Whiteleg shrimp cultivation sees success in Khulna
Industry Desk: A new species of shrimp named vannamei or whiteleg, which is dominating the shrimp market, is seeing success in its first experimental cultivation in Khulna.
The average production per hectare of this shrimp is 6,761kg more than the Bagda variety.
Besides, the production rate of this species is high while cost is low.
It is also cheap, easily available and delicious.
The vannamei shrimp originated in Vietnam, but now 15 countries in Asia are producing it.
Except Bangladesh, the remaining 14 countries are producing it commercially. If necessary steps are taken, Bangladeshi shrimp exporters say they can go for commercial production of this variety. Shrimp farmers and exporters say only vannamei can grab the world market by expanding the shrimp industry of Bangladesh.
According to the Bangladesh Frozen Foods Exporters’ Association, the average production of Bagda shrimp in Bangladesh is 341kg per hectare while that of vannamei in India is 7,102kg per hectare.
It says Bagda and Galda shrimp production is declining day by day. Besides, Bangladesh is failing to compete in the international market of frozen shrimp.
In this regard, the association has been applying to the government for permission to cultivate vannamei for the last 20 years. The government finally gave the permission in September 2019.
The project is being piloted at the Paikgachha Saltwater Centre in Khulna under the Department of Fisheries and the Fisheries Research Institute.
This is a joint venture between MUC Foods of Jashore BSCIC Industrial City and Sushilan, a private development agency in Satkhira.
The cultivation of this new species of shrimp is going on in four ponds. About eight lakh vannamei shrimp fries, brought by air from Thailand in March, were released there in early April this year. Those involved in the project have expressed satisfaction with production. Chief Scientific Officer and Head of Paikgachha Saltwater Centre in Khulna Dr MD Latiful Islam said entrepreneurs were given six ponds for the cultivation of vannamei shrimp.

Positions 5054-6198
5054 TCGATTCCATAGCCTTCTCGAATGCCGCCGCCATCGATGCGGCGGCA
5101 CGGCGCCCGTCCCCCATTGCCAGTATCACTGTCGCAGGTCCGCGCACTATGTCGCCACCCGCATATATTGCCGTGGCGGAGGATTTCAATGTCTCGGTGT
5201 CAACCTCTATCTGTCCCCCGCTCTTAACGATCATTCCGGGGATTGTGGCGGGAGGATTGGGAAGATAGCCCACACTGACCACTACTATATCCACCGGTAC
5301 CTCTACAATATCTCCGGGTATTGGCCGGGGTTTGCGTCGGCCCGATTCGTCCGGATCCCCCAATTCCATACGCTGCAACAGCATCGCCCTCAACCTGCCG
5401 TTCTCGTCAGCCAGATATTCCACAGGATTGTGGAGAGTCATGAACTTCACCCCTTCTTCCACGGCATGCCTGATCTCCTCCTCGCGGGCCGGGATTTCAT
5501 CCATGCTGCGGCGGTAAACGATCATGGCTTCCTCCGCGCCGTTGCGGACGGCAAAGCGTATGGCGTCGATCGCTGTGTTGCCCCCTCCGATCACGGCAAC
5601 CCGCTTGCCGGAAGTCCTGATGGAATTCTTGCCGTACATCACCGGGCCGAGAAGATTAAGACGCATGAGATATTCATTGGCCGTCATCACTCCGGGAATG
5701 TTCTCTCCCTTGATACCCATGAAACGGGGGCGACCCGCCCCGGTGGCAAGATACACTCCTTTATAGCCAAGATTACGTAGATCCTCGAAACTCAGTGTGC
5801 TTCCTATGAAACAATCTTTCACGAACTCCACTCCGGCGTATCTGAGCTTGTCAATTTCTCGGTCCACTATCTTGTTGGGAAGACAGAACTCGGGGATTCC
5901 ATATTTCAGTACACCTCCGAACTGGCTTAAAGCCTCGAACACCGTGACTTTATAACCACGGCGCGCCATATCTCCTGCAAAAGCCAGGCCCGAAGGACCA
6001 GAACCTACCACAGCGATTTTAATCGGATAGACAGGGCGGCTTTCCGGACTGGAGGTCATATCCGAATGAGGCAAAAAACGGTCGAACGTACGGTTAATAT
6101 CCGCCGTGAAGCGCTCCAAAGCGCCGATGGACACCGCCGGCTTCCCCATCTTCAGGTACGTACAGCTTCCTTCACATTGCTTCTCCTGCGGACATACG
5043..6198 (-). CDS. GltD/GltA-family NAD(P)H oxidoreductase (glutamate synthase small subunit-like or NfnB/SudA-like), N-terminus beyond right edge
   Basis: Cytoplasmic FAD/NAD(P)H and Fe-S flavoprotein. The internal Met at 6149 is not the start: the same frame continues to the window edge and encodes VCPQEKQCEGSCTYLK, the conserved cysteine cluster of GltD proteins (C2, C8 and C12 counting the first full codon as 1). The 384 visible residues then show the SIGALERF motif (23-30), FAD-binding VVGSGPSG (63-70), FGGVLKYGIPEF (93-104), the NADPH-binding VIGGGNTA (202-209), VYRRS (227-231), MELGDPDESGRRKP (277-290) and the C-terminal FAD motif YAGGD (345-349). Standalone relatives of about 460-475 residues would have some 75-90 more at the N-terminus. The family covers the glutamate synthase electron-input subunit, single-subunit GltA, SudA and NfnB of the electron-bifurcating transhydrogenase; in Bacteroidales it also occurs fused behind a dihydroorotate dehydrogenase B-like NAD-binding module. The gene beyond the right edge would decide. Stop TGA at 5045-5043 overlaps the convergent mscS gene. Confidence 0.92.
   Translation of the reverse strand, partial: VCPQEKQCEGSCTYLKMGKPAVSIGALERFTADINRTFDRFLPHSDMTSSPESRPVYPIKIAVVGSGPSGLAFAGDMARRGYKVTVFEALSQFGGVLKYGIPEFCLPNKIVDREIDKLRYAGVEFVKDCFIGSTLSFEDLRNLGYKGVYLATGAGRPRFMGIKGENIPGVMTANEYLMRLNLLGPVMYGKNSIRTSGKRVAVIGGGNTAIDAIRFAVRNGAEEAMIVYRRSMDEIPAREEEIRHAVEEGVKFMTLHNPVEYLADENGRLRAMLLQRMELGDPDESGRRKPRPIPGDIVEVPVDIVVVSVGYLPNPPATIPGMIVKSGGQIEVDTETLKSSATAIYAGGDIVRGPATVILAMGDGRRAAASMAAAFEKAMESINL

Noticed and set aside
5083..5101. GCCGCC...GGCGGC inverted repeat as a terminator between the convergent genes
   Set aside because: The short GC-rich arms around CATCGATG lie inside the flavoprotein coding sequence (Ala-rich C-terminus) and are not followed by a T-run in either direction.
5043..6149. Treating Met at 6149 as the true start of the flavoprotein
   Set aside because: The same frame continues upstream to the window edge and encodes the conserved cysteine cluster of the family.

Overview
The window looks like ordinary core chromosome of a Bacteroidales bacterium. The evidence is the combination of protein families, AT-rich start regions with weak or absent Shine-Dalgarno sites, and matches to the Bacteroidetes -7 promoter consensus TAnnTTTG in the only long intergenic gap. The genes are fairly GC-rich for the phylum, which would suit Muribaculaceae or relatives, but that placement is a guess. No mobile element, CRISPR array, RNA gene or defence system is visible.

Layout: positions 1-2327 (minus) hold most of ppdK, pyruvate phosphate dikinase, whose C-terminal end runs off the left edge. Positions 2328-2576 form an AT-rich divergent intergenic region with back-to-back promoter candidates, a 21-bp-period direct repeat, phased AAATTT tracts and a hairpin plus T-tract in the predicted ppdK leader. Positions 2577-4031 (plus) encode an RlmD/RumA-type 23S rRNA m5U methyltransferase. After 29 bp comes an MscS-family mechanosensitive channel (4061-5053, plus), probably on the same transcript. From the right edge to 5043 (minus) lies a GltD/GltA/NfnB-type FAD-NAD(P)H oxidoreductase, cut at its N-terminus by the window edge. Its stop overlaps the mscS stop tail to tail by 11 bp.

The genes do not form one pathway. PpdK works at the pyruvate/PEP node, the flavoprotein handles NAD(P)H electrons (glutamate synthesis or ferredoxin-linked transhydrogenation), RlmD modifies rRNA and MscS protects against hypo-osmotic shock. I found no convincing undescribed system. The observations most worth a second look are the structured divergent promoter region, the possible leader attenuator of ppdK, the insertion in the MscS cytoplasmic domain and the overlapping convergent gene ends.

He said although the programme was supposed to start in 2020, the first shrimp was released on 31 March this year due to the pandemic.
“They reserved two ponds and cultivated fish in the remaining four ponds.”
Praful Kumar Sarkar, a shrimp expert and former fisheries officer, said samples are tested every week to detect shrimp growth and disease.
Although there has been some fear of higher temperatures this year, regular monitoring has shown that this variety’s disease resistance and life expectancy are much higher than Bagda, he said.
S Humayun Kabir, vice-president of the Bangladesh Frozen Food Exporters Association, said only 28 out of 105 frozen fish processing and exporting establishments in the country are operational due to a lack of raw materials (shrimp).
He said the remaining 77 have been closed.
MA Hasan Panna, director of Frozen Foods and promoter of Bagda Shrimp Farming in Bangladesh, said, “To cultivate vannamei shrimp, it is necessary to produce SPF fry in the country. Only then will it spread widely at the marginal farmer level.”
Shyamal Das, managing director of MUC Foods in Jashore, the country’s first vannamei shrimp farming entrepreneur, said the global market for shrimp is worth $33 billion and vannamei has taken over 80% of it.
“We have to fight for only 20% of the market. We are lagging behind in shrimp production and export due to falling market prices.”
As per the Department of Fisheries and Export Development Bureau, 47,635 tonnes of frozen shrimp were exported in the 2013-14 fiscal year, which came down to 30,036 tonnes in 2019-20.
Also, foreign exchange earnings fell from $550 million to $333 million. In 2020-21, it came down further to $329 million.
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